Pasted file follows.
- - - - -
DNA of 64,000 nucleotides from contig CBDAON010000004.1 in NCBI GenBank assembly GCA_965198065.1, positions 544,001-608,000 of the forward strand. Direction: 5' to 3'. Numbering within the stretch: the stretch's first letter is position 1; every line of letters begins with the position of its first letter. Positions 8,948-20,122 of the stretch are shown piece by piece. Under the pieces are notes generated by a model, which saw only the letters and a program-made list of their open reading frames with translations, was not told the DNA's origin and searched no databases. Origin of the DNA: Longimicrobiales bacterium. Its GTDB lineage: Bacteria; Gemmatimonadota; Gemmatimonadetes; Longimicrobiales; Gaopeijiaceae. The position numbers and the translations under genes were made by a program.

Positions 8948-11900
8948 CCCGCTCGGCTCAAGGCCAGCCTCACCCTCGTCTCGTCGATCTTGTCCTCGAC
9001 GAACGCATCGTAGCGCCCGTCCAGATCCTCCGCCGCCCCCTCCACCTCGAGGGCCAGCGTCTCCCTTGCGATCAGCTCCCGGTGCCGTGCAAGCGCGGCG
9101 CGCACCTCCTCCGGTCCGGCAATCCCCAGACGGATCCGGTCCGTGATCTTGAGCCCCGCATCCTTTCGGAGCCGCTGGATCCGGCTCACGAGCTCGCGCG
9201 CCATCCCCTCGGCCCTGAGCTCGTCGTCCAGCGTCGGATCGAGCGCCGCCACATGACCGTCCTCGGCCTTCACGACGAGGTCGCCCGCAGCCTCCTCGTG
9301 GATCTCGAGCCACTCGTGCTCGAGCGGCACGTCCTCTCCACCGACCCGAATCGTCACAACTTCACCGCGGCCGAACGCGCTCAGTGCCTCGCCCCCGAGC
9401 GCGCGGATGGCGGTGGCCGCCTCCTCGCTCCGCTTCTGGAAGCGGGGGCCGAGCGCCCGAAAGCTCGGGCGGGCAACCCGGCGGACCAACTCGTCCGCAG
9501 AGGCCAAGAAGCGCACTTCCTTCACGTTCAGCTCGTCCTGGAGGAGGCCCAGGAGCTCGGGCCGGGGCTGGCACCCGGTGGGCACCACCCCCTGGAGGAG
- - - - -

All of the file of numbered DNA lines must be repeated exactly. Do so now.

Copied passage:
DNA of 64,000 nucleotides from contig CBDAON010000004.1 in NCBI GenBank assembly GCA_965198065.1, positions 544,001-608,000 of the forward strand. Direction: 5' to 3'. Numbering within the stretch: the stretch's first letter is position 1; every line of letters begins with the position of its first letter. Positions 8,948-20,122 of the stretch are shown piece by piece. Under the pieces are notes generated by a model, which saw only the letters and a program-made list of their open reading frames with translations, was not told the DNA's origin and searched no databases. Origin of the DNA: Longimicrobiales bacterium. Its GTDB lineage: Bacteria; Gemmatimonadota; Gemmatimonadetes; Longimicrobiales; Gaopeijiaceae. The position numbers and the translations under genes were made by a program.

Positions 8948-11900
8948 CCCGCTCGGCTCAAGGCCAGCCTCACCCTCGTCTCGTCGATCTTGTCCTCGAC
9001 GAACGCATCGTAGCGCCCGTCCAGATCCTCCGCCGCCCCCTCCACCTCGAGGGCCAGCGTCTCCCTTGCGATCAGCTCCCGGTGCCGTGCAAGCGCGGCG
9101 CGCACCTCCTCCGGTCCGGCAATCCCCAGACGGATCCGGTCCGTGATCTTGAGCCCCGCATCCTTTCGGAGCCGCTGGATCCGGCTCACGAGCTCGCGCG
9201 CCATCCCCTCGGCCCTGAGCTCGTCGTCCAGCGTCGGATCGAGCGCCGCCACATGACCGTCCTCGGCCTTCACGACGAGGTCGCCCGCAGCCTCCTCGTG
9301 GATCTCGAGCCACTCGTGCTCGAGCGGCACGTCCTCTCCACCGACCCGAATCGTCACAACTTCACCGCGGCCGAACGCGCTCAGTGCCTCGCCCCCGAGC
9401 GCGCGGATGGCGGTGGCCGCCTCCTCGCTCCGCTTCTGGAAGCGGGGGCCGAGCGCCCGAAAGCTCGGGCGGGCAACCCGGCGGACCAACTCGTCCGCAG
9501 AGGCCAAGAAGCGCACTTCCTTCACGTTCAGCTCGTCCTGGAGGAGGCCCAGGAGCTCGGGCCGGGGCTGGCACCCGGTGGGCACCACCCCCTGGAGGAG